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Tim Quast
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We're All HFTs Now

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July 15, 2007

The Market Data Rebate Grab Bag

By Nina Mehta

The outlook for tape revenue rebates to market participants, three months after the Securities and Exchange Commission's new market data revenue-sharing formula went into effect, remains unsettled. A few of the smallest exchanges have decided what to do about their allotments to traders, but the biggest bourses are still sitting on the fence.

Chris Concannon, executive vice president for transaction services at Nasdaq, said Nasdaq hasn't decided whether-or how-to alter the way it allocates market data revenue rebates to its member firms. The exchange has made "no decision to funnel [the market data revenues] through [to firms] according to the formula," Concannon said last month.

NYSE Arca also hasn't changed its existing plan. The New York Stock Exchange, a sister company to NYSE Arca and the largest recipient of market data revenues among self-regulatory organizations, does not share its revenues. Last year, NYSE Group, the parent company to the NYSE and NYSE Arca, took in $207.7 million in tape revenues for exchange-listed and Nasdaq securities, according to NYSE Euronext, NYSE Group's parent company.

Until recently, most exchanges that shared their market data revenues with member firms did so according to the SEC's earlier formula that determined each SRO's share of the market data revenue pies controlled by the securities information processors. That formula was based on a market center's share of tape prints for listed securities and a combination of its share of tape prints and transaction volume for Nasdaq securities.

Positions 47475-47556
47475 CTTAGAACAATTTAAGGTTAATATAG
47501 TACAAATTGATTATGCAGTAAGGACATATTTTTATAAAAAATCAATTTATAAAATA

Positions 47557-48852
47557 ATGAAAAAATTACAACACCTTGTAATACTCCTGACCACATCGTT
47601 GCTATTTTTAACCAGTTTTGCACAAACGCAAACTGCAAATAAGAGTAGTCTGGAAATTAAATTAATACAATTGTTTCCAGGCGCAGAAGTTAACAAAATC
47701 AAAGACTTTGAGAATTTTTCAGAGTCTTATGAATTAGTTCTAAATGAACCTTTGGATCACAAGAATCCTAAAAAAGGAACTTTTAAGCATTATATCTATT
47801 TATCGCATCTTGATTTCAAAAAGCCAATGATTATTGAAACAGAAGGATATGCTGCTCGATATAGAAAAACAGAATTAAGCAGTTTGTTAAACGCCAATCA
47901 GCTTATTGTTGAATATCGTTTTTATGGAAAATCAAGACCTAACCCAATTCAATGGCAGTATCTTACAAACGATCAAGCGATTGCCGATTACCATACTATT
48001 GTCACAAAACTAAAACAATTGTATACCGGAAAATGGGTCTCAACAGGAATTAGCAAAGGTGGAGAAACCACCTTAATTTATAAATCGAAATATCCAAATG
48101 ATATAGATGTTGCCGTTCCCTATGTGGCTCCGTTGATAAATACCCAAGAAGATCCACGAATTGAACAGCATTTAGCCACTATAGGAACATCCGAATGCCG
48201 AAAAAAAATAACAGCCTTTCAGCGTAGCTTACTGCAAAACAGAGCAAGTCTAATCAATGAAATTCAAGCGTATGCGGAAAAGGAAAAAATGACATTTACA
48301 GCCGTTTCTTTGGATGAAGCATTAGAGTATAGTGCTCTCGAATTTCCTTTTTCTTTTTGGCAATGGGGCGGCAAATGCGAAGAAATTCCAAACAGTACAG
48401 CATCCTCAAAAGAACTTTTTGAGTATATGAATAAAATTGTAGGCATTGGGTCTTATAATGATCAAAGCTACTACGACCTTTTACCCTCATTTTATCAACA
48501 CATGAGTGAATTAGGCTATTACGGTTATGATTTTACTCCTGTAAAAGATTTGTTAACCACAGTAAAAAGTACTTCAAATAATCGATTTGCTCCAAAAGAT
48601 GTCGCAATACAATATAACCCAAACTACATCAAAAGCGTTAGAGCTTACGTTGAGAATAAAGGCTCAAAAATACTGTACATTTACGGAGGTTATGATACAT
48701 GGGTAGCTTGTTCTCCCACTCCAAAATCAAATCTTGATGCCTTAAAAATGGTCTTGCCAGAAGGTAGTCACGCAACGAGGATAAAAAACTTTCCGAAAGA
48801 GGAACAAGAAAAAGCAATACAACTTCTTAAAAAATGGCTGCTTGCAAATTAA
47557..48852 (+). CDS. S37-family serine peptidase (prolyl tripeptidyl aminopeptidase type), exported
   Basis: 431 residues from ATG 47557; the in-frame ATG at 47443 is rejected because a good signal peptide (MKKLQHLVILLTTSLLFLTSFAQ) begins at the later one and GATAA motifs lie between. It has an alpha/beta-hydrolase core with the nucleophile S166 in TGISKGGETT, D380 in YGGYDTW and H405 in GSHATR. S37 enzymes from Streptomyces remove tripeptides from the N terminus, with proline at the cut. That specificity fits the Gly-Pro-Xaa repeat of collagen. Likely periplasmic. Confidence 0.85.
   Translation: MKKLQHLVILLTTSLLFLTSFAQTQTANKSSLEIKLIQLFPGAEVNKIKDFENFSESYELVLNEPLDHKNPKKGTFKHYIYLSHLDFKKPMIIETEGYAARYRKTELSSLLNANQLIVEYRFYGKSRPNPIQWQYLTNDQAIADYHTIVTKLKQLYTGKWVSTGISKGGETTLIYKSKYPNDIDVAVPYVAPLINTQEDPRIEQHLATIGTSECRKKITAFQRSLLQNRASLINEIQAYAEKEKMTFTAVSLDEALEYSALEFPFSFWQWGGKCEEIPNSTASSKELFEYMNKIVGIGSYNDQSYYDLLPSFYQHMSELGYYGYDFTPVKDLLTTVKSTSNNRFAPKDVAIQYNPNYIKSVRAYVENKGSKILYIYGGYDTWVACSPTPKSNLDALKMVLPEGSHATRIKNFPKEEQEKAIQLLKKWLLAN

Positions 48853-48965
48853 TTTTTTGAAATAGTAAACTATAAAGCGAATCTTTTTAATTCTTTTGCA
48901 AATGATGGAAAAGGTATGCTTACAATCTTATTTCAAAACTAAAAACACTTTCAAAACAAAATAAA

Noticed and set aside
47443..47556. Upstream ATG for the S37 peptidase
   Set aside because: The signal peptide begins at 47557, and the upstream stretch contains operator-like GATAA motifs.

In April, the SEC altered that formula. It made the change to encourage price discovery and to reduce trading behavior designed solely to increase revenues-behavior that, the SEC said, jeopardized market quality.

The new formula takes into account both quotes and trades. It is widely seen as much more complex than the previous one because of this dual focus and the formula's calculation methodology for quotations. So far, according to market participants, it's unclear what impact that may have on any individual SRO's revenues.

However, the Chicago Stock Exchange, the ISE Stock Exchange and the Boston Stock Exchange made their decisions about sharing market data early.

The CHX nixed the rebate altogether. The BSE nixed the rebate for single-side orders, but kept it for crossed orders. The ISE Stock Exchange, which only came into existence last year, is the lone exchange that has decided to pass market data revenues back to customers according to the SEC's new formula.

In March, when the CHX proposed to stop sharing market data revenues with customers, it told the SEC that "even if the Exchange believed it was appropriate to share revenue under the new allocation, the Exchange will not receive sufficient information from the securities information processors [SIPs] to readily calculate the amount of revenue that might be shared in connection with a specific quote or trade."

Nasdaq's Concannon noted that the SEC's formula makes calculations at the SIP level complicated and that the complication increases once "exchanges cut up the revenues."

Many market participants do not expect the big SROs to use the SEC's new market data revenue allocation formula as a strict basis for sharing revenues with market participants. Some of them may incorporate proxies reflecting the quoting activity of market participants into their calculations. However, the expectation is that SROs will eventually return more of the revenues they receive to those using their markets.

The SIPs collect last sale and top-of-book market data from SROs. They use the SEC's market data revenue allocation formula to distribute to those SROs the revenues resulting from the dissemination of consolidated market data to vendors and others.